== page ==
324-7 Aggregate Stability, Surface-Water Runoff, and Soil Loss in Wheat-Sunflower and Corn-Soybean Rotations.

See more from this Division: S06 Soil & Water Management & Conservation
See more from this Session: Soil and Water Conservation: Management Practices to Increase Sustainability: I
Wednesday, November 3, 2010: 9:40 AM
Long Beach Convention Center, Room 302, Seaside Level
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Sharon Papiernik, USDA-Agricultural Research Service, Brookings, SD, Robert Young, (Retired) USDA-Agricultural Research Service, Morris, MN, Thomas Schumacher, South Dakota State University, Brookings, SD, Mark Westgate, Iowa State University, Ames, IA and Alan Wilts, USDA-Agricultural Research Service, Morris, MN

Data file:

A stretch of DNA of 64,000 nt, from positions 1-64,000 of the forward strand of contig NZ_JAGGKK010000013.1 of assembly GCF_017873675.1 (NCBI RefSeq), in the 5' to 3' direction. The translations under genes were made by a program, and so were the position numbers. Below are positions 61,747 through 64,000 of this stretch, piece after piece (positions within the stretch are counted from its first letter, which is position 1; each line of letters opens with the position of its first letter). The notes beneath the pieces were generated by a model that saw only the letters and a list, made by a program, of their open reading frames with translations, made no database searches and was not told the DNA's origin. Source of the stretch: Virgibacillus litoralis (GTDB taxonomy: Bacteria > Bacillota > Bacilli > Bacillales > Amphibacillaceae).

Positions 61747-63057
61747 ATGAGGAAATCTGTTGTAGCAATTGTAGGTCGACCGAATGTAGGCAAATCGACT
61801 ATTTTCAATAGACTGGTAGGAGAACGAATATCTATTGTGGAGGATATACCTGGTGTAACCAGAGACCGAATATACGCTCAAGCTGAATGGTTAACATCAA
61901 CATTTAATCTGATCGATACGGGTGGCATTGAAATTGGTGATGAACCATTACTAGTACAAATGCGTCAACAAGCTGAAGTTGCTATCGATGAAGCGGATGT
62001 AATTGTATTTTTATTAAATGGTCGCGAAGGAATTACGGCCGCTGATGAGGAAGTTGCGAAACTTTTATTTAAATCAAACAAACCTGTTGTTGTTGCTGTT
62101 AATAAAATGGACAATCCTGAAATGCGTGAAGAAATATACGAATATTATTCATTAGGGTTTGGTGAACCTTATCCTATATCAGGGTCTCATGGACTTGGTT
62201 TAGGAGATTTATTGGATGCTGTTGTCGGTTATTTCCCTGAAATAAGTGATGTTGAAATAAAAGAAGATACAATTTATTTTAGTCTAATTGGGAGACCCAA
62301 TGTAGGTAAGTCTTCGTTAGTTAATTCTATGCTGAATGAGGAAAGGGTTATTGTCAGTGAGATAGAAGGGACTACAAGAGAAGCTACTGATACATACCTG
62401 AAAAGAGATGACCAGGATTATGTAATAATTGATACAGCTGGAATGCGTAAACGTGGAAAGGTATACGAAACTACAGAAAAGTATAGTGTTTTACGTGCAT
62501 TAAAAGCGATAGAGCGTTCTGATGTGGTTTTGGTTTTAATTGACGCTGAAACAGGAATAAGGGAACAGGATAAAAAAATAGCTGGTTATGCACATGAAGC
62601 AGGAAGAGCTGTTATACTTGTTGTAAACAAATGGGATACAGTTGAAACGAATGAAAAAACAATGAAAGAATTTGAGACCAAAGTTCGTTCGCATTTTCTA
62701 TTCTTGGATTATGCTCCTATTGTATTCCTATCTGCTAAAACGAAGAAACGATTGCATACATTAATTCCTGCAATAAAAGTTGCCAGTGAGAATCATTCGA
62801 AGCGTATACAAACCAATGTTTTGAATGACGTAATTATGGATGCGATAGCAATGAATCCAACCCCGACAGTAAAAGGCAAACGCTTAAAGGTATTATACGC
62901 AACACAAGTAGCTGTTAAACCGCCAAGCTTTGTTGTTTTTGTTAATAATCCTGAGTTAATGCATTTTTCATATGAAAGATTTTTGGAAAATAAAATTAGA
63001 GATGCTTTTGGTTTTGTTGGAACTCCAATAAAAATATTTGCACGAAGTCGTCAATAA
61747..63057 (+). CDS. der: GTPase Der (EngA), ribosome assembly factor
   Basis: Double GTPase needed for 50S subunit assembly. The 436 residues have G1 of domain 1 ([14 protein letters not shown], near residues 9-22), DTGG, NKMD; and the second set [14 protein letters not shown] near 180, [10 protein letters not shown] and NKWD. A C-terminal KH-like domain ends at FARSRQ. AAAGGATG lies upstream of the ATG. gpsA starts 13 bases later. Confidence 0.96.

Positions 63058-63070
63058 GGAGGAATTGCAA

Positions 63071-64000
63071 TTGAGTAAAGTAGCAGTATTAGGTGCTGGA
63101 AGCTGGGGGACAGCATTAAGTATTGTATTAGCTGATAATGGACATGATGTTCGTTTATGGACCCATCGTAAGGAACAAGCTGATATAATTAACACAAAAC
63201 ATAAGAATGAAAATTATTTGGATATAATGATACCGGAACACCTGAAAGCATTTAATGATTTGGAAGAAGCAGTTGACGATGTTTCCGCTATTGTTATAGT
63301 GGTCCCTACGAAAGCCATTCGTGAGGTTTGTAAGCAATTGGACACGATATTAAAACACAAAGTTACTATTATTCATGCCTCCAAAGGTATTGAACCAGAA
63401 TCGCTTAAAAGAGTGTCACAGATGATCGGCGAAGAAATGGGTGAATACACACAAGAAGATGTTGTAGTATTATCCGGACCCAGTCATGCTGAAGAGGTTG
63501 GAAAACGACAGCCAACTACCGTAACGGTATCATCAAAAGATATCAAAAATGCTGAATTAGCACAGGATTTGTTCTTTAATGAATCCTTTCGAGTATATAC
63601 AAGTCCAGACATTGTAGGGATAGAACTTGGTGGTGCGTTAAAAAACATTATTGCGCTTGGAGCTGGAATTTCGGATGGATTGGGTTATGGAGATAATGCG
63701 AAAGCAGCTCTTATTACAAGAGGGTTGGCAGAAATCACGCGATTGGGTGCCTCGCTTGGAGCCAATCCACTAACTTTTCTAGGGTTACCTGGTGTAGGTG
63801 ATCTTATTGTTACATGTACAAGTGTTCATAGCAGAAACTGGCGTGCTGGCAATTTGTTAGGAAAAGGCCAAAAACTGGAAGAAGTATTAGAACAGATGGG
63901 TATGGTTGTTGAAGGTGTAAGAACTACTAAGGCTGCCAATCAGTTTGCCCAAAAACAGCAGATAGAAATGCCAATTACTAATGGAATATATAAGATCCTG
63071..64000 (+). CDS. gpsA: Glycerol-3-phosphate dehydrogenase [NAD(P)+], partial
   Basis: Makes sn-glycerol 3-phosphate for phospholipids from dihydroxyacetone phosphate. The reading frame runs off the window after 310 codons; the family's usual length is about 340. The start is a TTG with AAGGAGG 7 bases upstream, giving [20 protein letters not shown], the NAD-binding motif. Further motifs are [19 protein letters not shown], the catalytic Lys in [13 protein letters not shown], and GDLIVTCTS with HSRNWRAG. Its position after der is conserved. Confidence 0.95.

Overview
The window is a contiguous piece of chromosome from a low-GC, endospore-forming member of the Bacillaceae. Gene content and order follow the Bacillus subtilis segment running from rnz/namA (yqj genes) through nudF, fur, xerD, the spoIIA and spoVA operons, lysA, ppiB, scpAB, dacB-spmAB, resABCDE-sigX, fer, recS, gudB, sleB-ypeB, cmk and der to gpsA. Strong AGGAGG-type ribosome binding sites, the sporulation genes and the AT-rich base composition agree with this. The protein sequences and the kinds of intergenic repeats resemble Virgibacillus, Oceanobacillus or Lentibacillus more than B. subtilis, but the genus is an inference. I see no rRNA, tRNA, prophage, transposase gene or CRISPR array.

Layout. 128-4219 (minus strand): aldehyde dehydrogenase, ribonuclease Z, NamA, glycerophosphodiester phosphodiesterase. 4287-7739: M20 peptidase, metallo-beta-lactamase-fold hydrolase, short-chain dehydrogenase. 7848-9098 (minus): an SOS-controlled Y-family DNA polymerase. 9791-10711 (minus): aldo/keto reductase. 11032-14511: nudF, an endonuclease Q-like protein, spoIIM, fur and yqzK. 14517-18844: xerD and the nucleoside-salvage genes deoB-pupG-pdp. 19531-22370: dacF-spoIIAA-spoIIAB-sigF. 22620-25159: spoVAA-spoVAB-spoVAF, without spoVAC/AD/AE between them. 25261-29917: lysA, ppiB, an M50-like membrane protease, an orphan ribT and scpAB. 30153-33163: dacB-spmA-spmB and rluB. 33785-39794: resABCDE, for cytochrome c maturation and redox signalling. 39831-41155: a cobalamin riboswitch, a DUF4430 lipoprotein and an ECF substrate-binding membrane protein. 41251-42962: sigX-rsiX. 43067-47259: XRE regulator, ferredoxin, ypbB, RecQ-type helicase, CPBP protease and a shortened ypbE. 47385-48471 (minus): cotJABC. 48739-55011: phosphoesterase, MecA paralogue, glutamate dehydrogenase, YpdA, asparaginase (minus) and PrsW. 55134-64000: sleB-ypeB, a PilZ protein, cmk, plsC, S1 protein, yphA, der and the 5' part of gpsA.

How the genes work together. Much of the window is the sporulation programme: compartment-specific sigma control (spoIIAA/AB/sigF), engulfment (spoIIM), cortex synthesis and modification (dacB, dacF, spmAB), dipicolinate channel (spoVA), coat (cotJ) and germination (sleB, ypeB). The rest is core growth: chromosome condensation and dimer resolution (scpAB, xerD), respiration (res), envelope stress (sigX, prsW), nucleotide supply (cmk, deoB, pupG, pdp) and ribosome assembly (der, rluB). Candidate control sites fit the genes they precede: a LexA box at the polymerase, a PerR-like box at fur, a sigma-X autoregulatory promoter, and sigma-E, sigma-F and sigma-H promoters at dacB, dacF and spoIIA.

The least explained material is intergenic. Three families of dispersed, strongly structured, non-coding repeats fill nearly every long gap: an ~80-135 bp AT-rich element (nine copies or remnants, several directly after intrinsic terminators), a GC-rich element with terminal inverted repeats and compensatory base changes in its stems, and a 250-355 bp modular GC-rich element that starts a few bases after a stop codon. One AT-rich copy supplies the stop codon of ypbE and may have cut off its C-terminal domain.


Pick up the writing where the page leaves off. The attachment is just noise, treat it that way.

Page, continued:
Developing improved management options that limit soil erosion requires a greater understanding of the interactions between crop rotation, residue management, and precipitation patterns. We conducted a six-year study to evaluate how seasonal variation in aggregate stability, ground cover, soil moisture, and other factors affected surface-water runoff and soil loss during the growing season in both phases of corn-soybean and wheat-sunflower rotations. There was no significant difference in the mean weight diameter of dry aggregates among crops when sampled during the growing season. Soil cropped to corn following soybean, however, exhibited significantly greater aggregate breakdown during wet sieving than did soil cropped to wheat, sunflower, and soybean. Aggregate breakdown decreased with increasing surface residue biomass and increasing soluble sugars (mass/area) in the residue of the preceding crop. In field rainfall simulations, water runoff increased with increasing surface soil moisture. Potential runoff and soil loss from relatively high-intensity storms during the growing season tended to be least for wheat following sunflower and greatest for corn following soybean and sunflower following wheat. Soil loss decreased with decreasing aggregate breakdown, increasing canopy+residue cover, and increasing residue biomass from the preceding crop. We observed no differences in water runoff or soil loss due to crop rotation, but most of the soil loss occurred during the corn and sunflower phases of these rotations. These results demonstrate that temporally-variant factors such as aggregate stability, soil cover, composition of crop residue, and antecedent soil moisture are important determinants of water and soil loss during relatively intense rainfall conditions. Accounting for the interactions among these factors is essential for accurate predictions of annual water and soil loss during runoff for a given crop.